Like Blackwater, Triple Canopy has had its share of bloody incidents, among them allegations that operatives have gone on missions where they shot at civilian vehicles, including one after a briefing where a team leader cocked his M-4 and said to his men, “I want to kill somebody today. … Because I’m going on vacation tomorrow.” (The man in question denied any wrongdoing). While Triple Canopy fired some employees for not reporting shooting incidents in Iraq, none have been criminally prosecuted in Iraq or the U.S. (For a full report on this and other incidents involving Triple Canopy, check out the great work of Washington Post foreign correspondent Steve Fainaru, author of Big Boy Rules.)
Also like Blackwater, Triple Canopy has hired mercenaries from countries with atrocious human rights records and histories of violent counter-insurgencies. Among them: Peru, Chile, Colombia and El Salvador. In fact, in Iraq, Triple Canopy hired far more “Third Country Nationals” than Blackwater and DynCorp and has used more TCNs than US citizens or Iraqis. As I reported in my book, Triple Canopy used the same Chilean recruiter (who served in Augusto Pinochet’s military) Blackwater used when it hired Chilean forces, including some “seasoned veterans” of the Pinochet era. In El Salvador, the company reportedly used “a U.S.-trained former paratrooper and officer of the Salvadoran special forces during the country’s civil war” where the U.S. backed a brutal right wing dictatorship in a war that took the lives of some 75,000 Salvadorans. A Triple Canopy spokesperson reportedly said of the Salvadorans, “They’ve got the right background for the type of work we are doing.” A Triple Canopy subsidiary in Latin America has also reportedly used a former CIA base in Lepaterique, Honduras as a training center. In the 1980s, the facility was used by the CIA and Argentinian military intelligence in training Contra death squads to attack Nicaragua. The base also served as the headquarters for the notorious Battalion 316, a CIA-trained Honduran military unit responsible for torture and disappearances.
There is also cause for concern about Triple Canopy’s attitude towards accountability for its forces in Iraq, particularly in light of new rules which, on paper, give Iraqi courts jurisdiction over contractor crimes. Blackwater has, at times, conspired with the U.S. State Department to whisk its forces out of Iraq when they are facing potential prosecution for alleged crimes committed in the country, as in the case of a drunken Blackwater operative who was alleged to have shot and killed a bodyguard to Iraqi Vice President Adel Abdel-Mahdi on Christmas Eve 2006.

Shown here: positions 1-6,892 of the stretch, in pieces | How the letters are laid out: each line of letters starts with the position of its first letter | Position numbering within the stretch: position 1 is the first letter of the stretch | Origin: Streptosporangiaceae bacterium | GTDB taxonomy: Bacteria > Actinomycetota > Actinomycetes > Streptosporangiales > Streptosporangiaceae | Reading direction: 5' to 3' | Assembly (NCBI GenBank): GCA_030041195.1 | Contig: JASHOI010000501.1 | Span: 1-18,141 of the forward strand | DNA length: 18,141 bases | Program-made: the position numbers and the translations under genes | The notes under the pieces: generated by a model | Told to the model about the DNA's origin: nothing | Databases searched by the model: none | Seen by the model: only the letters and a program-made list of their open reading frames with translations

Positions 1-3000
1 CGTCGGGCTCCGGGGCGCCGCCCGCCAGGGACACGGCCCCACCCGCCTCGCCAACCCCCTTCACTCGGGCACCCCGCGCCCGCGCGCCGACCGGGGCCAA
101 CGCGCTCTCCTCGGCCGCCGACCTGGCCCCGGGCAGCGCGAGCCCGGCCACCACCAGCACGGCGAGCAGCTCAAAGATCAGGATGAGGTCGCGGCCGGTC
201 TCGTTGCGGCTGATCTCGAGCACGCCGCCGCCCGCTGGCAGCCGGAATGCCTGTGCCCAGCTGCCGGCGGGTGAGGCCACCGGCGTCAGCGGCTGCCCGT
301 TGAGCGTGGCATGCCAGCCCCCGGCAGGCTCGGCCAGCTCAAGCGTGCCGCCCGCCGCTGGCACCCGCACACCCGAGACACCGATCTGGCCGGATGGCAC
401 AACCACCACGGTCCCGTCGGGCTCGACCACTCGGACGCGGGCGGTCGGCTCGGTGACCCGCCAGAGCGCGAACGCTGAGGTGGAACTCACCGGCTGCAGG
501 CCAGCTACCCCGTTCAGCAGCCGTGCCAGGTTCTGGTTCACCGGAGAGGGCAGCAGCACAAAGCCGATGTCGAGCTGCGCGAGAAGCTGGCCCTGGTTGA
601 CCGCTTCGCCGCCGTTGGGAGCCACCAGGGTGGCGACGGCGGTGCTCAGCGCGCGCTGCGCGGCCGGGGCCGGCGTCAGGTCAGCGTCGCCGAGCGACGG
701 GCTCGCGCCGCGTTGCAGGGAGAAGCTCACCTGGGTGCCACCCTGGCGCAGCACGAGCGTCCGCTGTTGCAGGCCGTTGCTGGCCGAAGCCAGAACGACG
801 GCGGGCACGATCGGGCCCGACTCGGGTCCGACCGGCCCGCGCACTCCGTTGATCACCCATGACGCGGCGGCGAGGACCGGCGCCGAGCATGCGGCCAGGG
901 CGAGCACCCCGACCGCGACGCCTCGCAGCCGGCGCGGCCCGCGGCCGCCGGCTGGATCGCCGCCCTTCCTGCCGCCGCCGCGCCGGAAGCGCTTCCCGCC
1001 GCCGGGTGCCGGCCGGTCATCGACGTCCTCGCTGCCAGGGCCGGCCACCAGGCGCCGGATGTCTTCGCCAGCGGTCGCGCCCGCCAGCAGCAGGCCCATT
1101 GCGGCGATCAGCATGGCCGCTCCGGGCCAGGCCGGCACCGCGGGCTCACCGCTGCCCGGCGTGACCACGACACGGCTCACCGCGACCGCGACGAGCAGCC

According to one Triple Canopy operative, “We were always told, from the very beginning, if for some reason something happened and the Iraqis were trying to prosecute us, they would put you in the back of a car and sneak you out of the country in the middle of the night.” Another Triple Canopy operative said U.S. contractors had their own motto: “What happens here today, stays here today.”
The use of mercenaries by Hillary Clinton’s State Department stands in stark contrast to her co-sponsorship as a Senator of a bill last year that sought to ban the use of such companies in U.S. war zones, specifically Iraq. Last February Clinton said, “The time to show these contractors the door is long past due.” Now, Clinton will be relying on these hired guns for protecting her and her staff in various countries.
It’s hardly a surprise that Obama is continuing the use of mercenaries in Iraq and beyond (Triple Canopy itself maintains offices in Abu Dhabi, Nigeria, Peru, Jordan and Uganda); nevertheless, members of Congress — whose actions when Bush deployed these private armies were too little, too late — have a responsibility to investigate his use of companies whose profits are intimately linked to a continuation of war. Moreover, Obama’s choice of this particular company should be investigated, both by the House and Senate, before May 7th when Obama’s mercenaries become the official paramilitary force in Iraq. As for Triple Canopy’s role in Israel, Obama’s administration should explain exactly what these forces are doing on the U.S. government payroll.